Medicare is our country’s health insurance program for people aged 65 or older, certain younger people with disabilities, and people with End-Stage Renal Disease (ESRD). If you’re newly eligible for Medicare, congratulations! You’ve worked hard and earned this vital health insurance coverage. But now that you’re eligible, when do you need to enroll?
Some people choose to keep working after they turn 65 and delay enrolling in Medicare. That’s usually because an employer health plan still covers them. But you should know a few things about working and Medicare coverage. In this blog post, you’ll learn everything you need about your Medicare enrollment timeline. Keep reading to make an informed decision about your healthcare coverage!
Part A And Part B Enrollment
You’re first eligible to enroll in Medicare three months before your 65th birthday, known as your “initial enrollment period.” However, if you’re already receiving retirement benefits from Social Security or the Railroad Retirement Board, you’ll be automatically enrolled in Medicare Part A (hospital insurance) and Part B (medical insurance). If you’re not receiving these benefits, you’ll need to apply for them.
Part C (Medicare Advantage) Enrollment
If you want to enroll in a Medicare Advantage plan, you can do so during your initial enrollment period. You can also switch from Original Medicare to a Medicare Advantage plan during the open enrollment period (October 15-December 7). In addition, there’s a special Medicare Advantage open enrollment period from January 1-March 31. During this time, you can switch from one Medicare Advantage plan to another or drop your Medicare Advantage coverage and return to Original Medicare.
Part D Enrollment
You can also enroll in a Medicare Part D plan during your initial enrollment period or during the open enrollment period. You can get a stand-alone Part D plan to supplement your Original Medicare coverage, or you can get a Part D plan that’s included with a Medicare Advantage plan.
What Parts Of Medicare Are Mandatory?
You’re not required to enroll in every part of Medicare. Part A is mandatory if you want to enroll in Part B, or if you want to keep your Social Security or Railroad Retirement Board benefits. Parts B and D are both optional, although you may pay a late enrollment penalty if you delay signing up for coverage. The Part B late enrollment penalty can be as high as 10% of the national average Part B premium for every 12-month period that you delay enrolling in Part B. Lastly, enrolling in Part C is entirely optional.
What If I’m Still Working?
If you’re 65 (or older), you may decide to delay enrolling in Medicare for different reasons. Here are some situations in which you might choose to delay your enrollment and what you need to know about the consequences:
You or your spouse are still working, and you have health insurance from a job with 20 or more employees: In this case, you’re not required to enroll in Medicare and can keep your job-based health insurance. However, you may want to enroll in Part A so you can have hospital insurance coverage without paying a premium (if you qualify). Whenever you leave your job or your spouse’s job, you’ll have an eight-month period in which you can enroll in Part B without having to pay a late enrollment penalty.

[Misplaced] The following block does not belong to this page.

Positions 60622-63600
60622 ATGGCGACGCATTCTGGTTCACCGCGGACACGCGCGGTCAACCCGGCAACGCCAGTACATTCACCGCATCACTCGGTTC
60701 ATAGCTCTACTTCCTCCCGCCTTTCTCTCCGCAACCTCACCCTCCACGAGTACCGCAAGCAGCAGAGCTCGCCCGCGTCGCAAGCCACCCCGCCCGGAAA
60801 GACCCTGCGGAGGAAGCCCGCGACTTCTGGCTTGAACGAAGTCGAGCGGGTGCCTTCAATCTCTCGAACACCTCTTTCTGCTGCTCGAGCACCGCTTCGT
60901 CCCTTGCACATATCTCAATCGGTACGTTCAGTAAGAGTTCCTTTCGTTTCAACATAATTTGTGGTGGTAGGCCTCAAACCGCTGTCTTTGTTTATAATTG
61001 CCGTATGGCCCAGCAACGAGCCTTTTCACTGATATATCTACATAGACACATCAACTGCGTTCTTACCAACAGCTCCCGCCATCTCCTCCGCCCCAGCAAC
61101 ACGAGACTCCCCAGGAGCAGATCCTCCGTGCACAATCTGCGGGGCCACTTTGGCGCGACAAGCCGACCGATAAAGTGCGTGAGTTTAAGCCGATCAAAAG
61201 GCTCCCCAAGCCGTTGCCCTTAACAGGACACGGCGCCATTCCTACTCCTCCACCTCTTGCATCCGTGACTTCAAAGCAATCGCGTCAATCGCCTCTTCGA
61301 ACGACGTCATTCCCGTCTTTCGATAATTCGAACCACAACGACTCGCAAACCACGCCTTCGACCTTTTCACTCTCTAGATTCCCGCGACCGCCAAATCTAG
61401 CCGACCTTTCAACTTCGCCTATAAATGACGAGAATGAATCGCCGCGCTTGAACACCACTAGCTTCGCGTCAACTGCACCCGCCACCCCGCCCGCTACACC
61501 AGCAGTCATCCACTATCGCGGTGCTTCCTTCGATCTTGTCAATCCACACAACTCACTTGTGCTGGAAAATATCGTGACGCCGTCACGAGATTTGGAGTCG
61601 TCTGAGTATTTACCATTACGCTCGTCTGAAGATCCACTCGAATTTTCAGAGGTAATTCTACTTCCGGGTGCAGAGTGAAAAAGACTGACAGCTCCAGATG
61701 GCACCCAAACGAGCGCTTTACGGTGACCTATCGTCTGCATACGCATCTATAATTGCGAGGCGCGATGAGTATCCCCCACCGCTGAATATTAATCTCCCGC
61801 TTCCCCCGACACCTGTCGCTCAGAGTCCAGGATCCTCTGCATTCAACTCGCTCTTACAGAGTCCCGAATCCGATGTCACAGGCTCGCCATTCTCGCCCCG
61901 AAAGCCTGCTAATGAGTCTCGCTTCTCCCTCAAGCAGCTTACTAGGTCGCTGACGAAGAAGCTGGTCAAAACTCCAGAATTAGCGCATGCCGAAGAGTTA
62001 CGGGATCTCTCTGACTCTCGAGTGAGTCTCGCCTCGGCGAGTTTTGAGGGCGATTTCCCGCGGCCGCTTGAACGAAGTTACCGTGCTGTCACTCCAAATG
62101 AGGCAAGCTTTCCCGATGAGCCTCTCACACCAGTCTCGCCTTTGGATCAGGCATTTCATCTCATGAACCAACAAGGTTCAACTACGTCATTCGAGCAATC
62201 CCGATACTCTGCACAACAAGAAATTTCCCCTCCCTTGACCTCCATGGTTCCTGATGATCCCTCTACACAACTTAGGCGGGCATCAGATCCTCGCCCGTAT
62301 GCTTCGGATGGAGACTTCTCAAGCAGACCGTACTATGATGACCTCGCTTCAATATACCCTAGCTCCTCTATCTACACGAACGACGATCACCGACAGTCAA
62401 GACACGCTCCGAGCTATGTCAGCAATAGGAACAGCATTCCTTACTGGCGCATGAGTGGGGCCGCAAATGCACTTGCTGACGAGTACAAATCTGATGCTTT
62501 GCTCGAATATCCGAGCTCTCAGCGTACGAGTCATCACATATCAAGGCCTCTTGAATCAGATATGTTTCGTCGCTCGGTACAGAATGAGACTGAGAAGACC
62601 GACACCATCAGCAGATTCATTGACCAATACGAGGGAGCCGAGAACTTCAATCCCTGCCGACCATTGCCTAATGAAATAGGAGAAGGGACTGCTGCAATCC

You have health insurance from a job with fewer than 20 employees: Similarly, here you’re not required to enroll in Medicare. However, some employer-sponsored plans may not continue to cover you if you don’t enroll in Medicare when first eligible. Check with your benefits administrator to know the details of your coverage.
You have health insurance, but it’s not job-based: If you have health insurance through a source other than your job (for example, COBRA coverage or an individual health insurance plan), you should contact your insurer to see how your coverage will be affected if you enroll (or don’t enroll) in Medicare. The specific rules will depend on your insurer and your insurance type.
You’re self-employed, or you have job-based health insurance that’s not available for everyone in the company: Ask whether your health insurance is a “group health plan coverage.” The IRS is responsible for defining the types of group health plans required to coordinate with Medicare. Still, it’s recommendable to enroll in Part A and Part B when you’re first eligible to avoid any potential late enrollment penalties.
You’re still working, but you don’t have any health insurance: In this case, you should enroll in Part A and Part B as soon as possible to avoid any late enrollment penalties. You can also shop for a Part D drug plan or a Medicare Advantage Plan if you want additional coverage.
Nesso Senior Benefits Can Answer All Your Medicare Questions
At Nesso Senior Benefits, we assist Connecticut residents in making the most of their health benefits by comparing coverage options and costs and helping them comprehend the enrollment periods. We’re experts in all facets of Medicare and can advise you on which plan best suits your requirements, spending limit, and objectives.
We’re part of the Nesso Group, and our strategy of comprehensive services and integrated solutions reduces stress and increases success. We offer direction for people and enterprises in various multidimensional fields of competence. You can be sure that we’re collaborating with your best interest in mind.